- Self Diagnosing is Not Recommended
- Reasons Self-Diagnosing is Not a Good Idea
- See a Doctor for Accurate Diagnosis
People use the internet to self-diagnose their medical symptoms, but is that a good idea? A study of research data for the period May 1, 2017, to April 30, 2018, found that an average of 15.49 percent searched online for information about their symptoms before they decided to get a medical diagnosis. There were 20 medical conditions for which search data was collected on Americans. They included conditions like gout and degenerative disc disease. Other studies found a much higher rate with one indicating 70 percent.
Self Diagnosing is Not Recommended
The number of people going online to self-diagnose is increasing, partially triggered by the pandemic forcing people to stay home. A survey by Harmony Healthcare IT found that 43 percent of millennials are ignoring a health issue, 34 percent skipped medical checkups and 69 percent searched Google for health advice rather than visiting a doctor. They used medical websites, news articles, YouTube, health apps and more.
The medical profession refers to the internet’s health websites as Dr. Google because so many people go online for health information. Is self-diagnosing bad? It can be very bad when you have a medical condition that is difficult to diagnose without medical testing or when you make a wrong self-diagnosis. You can worsen your condition by using the wrong home remedy or deciding to ignore the medical condition based on an inaccurate diagnosis.
Reasons Self-Diagnosing is Not a Good Idea
Following are five reasons why you shouldn’t self-diagnose.
1. Unnecessary worry
A self-diagnosis can easily lead to even more worry than the symptoms were already triggering. The additional stress and anxiety can worsen symptoms, like fatigue and muscle pain. Anxiety can also worsen the medical condition itself because your body is constantly releasing stress hormones that negatively impact the body.
For example, research has demonstrated that prolonged stress interferes with the ability of immune cells to regulate inflammation. If you have a medical condition involving inflammation, there is a good chance you will experience a higher level of inflammation which aggravates the medical condition even more.
Mental health is also negatively impacted when worry escalates. Knowing exactly what you are dealing with is important to managing physical and mental health. It is important to have a doctor do diagnostic testing and develop a specific treatment plan.
2. Conflicting information
There is a lot of conflicting information on the internet. A Rutgers-New Brunswick study had some people read conflicting articles on the benefits of eating whole-grain foods while others read consistent information. The people reading conflicting online health recommendations were left confused and untrusting by research and scientists. This could make it difficult for them to make good health-related decisions.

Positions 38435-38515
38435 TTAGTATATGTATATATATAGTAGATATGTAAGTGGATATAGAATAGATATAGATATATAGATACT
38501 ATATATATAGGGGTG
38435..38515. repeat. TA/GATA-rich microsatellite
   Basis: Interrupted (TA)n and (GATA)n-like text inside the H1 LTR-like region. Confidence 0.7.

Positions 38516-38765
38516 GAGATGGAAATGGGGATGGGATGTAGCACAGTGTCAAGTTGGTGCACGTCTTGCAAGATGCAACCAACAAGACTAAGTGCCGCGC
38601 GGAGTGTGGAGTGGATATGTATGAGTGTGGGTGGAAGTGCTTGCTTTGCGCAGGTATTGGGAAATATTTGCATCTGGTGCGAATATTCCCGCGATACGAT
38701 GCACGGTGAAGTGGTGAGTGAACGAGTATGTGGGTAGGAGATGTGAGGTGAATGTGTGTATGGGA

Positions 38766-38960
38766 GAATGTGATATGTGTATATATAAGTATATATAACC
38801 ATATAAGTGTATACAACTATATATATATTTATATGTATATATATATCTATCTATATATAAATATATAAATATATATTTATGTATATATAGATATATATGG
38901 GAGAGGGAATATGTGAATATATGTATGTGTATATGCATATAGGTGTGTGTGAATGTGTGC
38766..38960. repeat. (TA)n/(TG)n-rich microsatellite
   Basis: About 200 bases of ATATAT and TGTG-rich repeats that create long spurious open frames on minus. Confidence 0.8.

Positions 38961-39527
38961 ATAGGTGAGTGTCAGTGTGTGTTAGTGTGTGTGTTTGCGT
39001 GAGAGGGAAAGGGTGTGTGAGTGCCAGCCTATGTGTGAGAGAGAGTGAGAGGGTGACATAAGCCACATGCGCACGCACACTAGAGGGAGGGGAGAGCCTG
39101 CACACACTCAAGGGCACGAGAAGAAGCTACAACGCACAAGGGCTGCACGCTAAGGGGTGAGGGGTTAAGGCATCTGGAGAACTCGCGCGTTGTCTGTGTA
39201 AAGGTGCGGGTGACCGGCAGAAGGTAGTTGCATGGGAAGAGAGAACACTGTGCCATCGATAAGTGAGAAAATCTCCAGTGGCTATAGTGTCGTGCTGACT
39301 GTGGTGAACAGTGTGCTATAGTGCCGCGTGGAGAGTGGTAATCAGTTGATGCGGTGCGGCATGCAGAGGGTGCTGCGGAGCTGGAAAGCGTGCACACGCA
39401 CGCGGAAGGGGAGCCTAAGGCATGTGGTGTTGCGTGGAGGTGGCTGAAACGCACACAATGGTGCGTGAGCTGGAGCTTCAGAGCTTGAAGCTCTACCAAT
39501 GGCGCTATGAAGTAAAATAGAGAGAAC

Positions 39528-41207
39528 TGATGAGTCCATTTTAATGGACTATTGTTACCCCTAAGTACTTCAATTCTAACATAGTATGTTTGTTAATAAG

There is also the danger that you may accept a false assurance. When health information is conflicting, you could end up choosing information that seems to best fit what you hoped to find and recommended remedies that are easiest to manage.
3. Symptoms could be related to multiple underlying conditions
One of the dangers of a self-diagnosis is that symptoms could be related to unsuspected underlying conditions. For example, neck pain could be due to cervical disc degeneration, or it could be radiating pain from a heart condition.
4. Missed diagnosis
A missed diagnosis could lead to wrong home treatments or no treatments, and the medical condition and/or symptoms get worse. You lose a lot of time that is better spent treating the correct medical condition. For example, leg pain and cramping are self-diagnosed as over-exertion or a pulled muscle when the symptoms are due to a missed diagnosis of spinal stenosis or an unsuspected sports injury.
5. Lack of quality control
Health websites and symptom tracker tools are not government regulated and most are not reviewed by physicians or other qualified medical personnel. The websites are not transparent about the sources of their information either. The result of an online search may lead to using unreliable sources, relying on incorrect or false information and experiencing confusion.
A Harvard Medical School study reviewed 23 sites and only one-third presented the right diagnosis as the first option. Only half of the health tool apps listed the right diagnosis in the first three options.
See a Doctor for Accurate Diagnosis
Don’t self-diagnose! The health websites and apps may be useful only after getting a proper diagnosis from a doctor. The platforms can remind patients to exercise, track sleep patterns and take their medication. Post-diagnosis is about healing and living the highest quality of life possible. A doctor’s diagnosis should always be the first step and not the last when experiencing worrisome symptoms.
Sapna pain clinic specialists use state-of-the-art medical technology to identify the source of symptoms and to develop an effective treatment plan for the medical condition, including helping you get relief from sports and fitness injuries.